President Barack Obama on Friday rejected two offers of Zika funding from Congress, urging lawmakers to give him the money he asked for as soon as possible to fight the spread of the virus.
The House and Senate both approved bills this week in the battle against Zika, but the House measure at $622 million falls short of what the federal government says it needs, and pulls the money from other sources. A bipartisan Senate measure worth $1.1 billion offers more, but is still several hundred million dollars short.
Both the House and Senate would still need to work out a compromise.
And for the president, coming up with the cash is taking too long.
“Bottom line is Congress needs to get me a bill,” Obama told reporters after getting a Zika briefing from his top health officials Friday.
“They should not be going off on recess before this is done,” he added.
The heads of the Centers for Disease Control and Prevention, National Institute for Allergies and Infectious Diseases and other experts have pleaded repeatedly with Congress to approve emergency funding for Zika.
They’re working on a vaccine against the virus, which is causing severe and devastating birth defects and paralyzing nerve conditions. Zika is spreading fast across Latin America, the Caribbean, parts of the South Pacific, and now, back into Africa. The World Health Organization says it is in the island nation of Cabo Verde, off Africa’s western coast.
Also on Friday, the CDC said it was monitoring 279 pregnant women in the United States and its territories who had been infected.
“We didn’t just choose the $1.9 billion from the top of our heads. This was based on public health assessments of all the work that needs to be done,” Obama said.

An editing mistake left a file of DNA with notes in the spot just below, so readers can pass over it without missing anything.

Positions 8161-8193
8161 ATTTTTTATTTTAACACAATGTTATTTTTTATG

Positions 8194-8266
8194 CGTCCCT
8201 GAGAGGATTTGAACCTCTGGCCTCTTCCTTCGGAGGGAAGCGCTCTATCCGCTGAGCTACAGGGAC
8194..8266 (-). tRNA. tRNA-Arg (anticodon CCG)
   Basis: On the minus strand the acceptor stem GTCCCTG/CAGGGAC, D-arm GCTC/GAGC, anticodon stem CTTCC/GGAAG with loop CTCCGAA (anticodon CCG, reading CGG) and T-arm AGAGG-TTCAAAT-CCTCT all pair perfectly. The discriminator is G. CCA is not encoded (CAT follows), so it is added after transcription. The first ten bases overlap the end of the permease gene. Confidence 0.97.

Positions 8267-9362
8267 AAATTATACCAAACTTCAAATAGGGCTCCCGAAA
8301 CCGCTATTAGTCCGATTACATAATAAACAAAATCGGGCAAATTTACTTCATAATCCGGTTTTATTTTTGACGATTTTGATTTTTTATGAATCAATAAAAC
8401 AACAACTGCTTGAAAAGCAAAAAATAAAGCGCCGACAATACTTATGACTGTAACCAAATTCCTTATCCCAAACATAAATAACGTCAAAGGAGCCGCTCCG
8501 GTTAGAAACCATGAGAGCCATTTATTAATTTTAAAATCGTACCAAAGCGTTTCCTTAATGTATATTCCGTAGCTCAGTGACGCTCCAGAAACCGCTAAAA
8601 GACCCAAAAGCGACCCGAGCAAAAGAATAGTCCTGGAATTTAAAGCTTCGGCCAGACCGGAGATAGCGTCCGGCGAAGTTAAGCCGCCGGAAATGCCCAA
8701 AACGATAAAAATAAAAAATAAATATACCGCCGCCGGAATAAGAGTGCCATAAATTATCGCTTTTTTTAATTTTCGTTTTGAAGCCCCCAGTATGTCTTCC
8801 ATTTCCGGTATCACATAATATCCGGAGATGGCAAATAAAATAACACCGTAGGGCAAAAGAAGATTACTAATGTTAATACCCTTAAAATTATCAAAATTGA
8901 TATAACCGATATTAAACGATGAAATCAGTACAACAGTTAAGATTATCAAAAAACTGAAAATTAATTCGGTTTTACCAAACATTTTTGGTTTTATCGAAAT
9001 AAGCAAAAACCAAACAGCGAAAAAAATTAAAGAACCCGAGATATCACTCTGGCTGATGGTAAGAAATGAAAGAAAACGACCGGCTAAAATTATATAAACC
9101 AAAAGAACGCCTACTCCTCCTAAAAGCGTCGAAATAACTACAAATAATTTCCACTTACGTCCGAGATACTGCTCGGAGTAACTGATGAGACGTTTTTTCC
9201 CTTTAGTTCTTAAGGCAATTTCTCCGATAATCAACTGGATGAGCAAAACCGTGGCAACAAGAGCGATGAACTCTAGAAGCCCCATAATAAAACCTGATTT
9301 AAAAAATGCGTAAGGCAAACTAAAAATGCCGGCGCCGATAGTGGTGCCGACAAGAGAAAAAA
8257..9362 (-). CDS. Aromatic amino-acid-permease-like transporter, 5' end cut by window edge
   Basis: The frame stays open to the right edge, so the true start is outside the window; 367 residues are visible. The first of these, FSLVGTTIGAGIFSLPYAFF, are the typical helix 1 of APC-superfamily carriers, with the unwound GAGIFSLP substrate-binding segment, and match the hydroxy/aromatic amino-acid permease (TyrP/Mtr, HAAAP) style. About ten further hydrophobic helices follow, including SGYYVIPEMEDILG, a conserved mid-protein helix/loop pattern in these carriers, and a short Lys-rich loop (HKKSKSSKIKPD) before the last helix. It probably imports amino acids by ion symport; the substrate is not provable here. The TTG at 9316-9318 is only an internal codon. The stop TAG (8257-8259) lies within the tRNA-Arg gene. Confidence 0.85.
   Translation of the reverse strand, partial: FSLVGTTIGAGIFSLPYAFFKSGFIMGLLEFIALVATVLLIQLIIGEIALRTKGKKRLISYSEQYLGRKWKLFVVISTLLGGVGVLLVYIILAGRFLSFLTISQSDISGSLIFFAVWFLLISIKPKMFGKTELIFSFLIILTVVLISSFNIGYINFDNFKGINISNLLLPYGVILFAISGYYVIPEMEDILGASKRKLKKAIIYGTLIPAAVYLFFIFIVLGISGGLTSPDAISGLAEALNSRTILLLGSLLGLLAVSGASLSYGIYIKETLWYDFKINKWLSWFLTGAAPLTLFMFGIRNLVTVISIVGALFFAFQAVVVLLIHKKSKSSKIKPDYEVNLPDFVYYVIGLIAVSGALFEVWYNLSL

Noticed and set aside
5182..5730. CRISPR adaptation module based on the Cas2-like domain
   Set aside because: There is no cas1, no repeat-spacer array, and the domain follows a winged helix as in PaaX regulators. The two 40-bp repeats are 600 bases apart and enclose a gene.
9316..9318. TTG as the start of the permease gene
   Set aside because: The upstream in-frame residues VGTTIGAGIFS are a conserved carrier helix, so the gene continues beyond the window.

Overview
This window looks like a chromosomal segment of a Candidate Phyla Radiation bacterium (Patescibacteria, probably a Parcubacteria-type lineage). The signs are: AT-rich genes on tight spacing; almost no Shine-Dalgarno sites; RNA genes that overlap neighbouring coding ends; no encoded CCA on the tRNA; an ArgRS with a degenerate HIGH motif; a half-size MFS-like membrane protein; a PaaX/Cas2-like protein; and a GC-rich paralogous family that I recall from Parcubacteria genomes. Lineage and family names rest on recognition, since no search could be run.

The women in the continental U.S. have all been infected through travel, but Puerto Rico has an ongoing outbreak and the CDC says local outbreaks can be expected in parts of the U.S. once mosquito season starts up.
“This is not something where we can build a wall to prevent — mosquitoes don’t go through customs,” Obama said.
“We’ve got to get moving,” he added. “And what essentially NIH and CDC have been doing is taking pots of money from other things — universal flu funds or Ebola funds or other funds — just to get the thing rolling.”
Republicans in Congress have accused the administration of sneaking in non-essential projects as part of the request for emergency funding — which doesn’t have to go through normal Congressional approval. And some express concern over running up the federal budget deficit even more.
But Obama said it’s all legitimate research and will aid states to fight the mosquitoes that spread Zika.
“Every child that has something like microcephaly, that may end up costing up to $10 million over the lifetime of that child in terms of that family providing that child the support that they need,” the president added.
“Add that up. It doesn’t take a lot of cases for you to get to $1.9 billion,” he said. “Why wouldn’t we want to make that investment now?”
This article originally appeared on NBCNews.com.